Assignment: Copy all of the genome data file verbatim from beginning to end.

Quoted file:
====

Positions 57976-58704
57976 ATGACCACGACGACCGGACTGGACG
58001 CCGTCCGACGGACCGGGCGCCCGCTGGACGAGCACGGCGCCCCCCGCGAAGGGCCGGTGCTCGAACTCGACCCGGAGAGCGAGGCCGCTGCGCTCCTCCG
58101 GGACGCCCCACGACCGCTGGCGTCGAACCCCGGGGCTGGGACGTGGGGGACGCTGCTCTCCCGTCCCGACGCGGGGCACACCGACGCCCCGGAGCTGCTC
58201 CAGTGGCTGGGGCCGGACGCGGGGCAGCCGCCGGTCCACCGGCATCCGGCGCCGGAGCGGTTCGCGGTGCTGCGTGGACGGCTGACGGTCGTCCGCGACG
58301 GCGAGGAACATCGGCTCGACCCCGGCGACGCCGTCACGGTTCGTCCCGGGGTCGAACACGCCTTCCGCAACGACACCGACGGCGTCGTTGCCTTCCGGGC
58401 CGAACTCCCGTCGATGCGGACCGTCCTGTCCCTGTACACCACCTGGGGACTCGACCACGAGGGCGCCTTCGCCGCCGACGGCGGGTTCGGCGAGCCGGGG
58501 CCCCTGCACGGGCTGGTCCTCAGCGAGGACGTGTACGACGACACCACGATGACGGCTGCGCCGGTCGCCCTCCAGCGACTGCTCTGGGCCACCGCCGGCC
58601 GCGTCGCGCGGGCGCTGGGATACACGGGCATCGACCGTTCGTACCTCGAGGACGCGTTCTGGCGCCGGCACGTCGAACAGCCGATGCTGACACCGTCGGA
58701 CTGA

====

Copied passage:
Positions 57976-58704
57976 ATGACCACGACGACCGGACTGGACG
58001 CCGTCCGACGGACCGGGCGCCCGCTGGACGAGCACGGCGCCCCCCGCGAAGGGCCGGTGCTCGAACTCGACCCGGAGAGCGAGGCCGCTGCGCTCCTCCG
58101 GGACGCCCCACGACCGCTGGCGTCGAACCCCGGGGCTGGGACGTGGGGGACGCTGCTCTCCCGTCCCGACGCGGGGCACACCGACGCCCCGGAGCTGCTC
58201 CAGTGGCTGGGGCCGGACGCGGGGCAGCCGCCGGTCCACCGGCATCCGGCGCCGGAGCGGTTCGCGGTGCTGCGTGGACGGCTGACGGTCGTCCGCGACG
58301 GCGAGGAACATCGGCTCGACCCCGGCGACGCCGTCACGGTTCGTCCCGGGGTCGAACACGCCTTCCGCAACGACACCGACGGCGTCGTTGCCTTCCGGGC
58401 CGAACTCCCGTCGATGCGGACCGTCCTGTCCCTGTACACCACCTGGGGACTCGACCACGAGGGCGCCTTCGCCGCCGACGGCGGGTTCGGCGAGCCGGGG
58501 CCCCTGCACGGGCTGGTCCTCAGCGAGGACGTGTACGACGACACCACGATGACGGCTGCGCCGGTCGCCCTCCAGCGACTGCTCTGGGCCACCGCCGGCC
58601 GCGTCGCGCGGGCGCTGGGATACACGGGCATCGACCGTTCGTACCTCGAGGACGCGTTCTGGCGCCGGCACGTCGAACAGCCGATGCTGACACCGTCGGA
58701 CTGA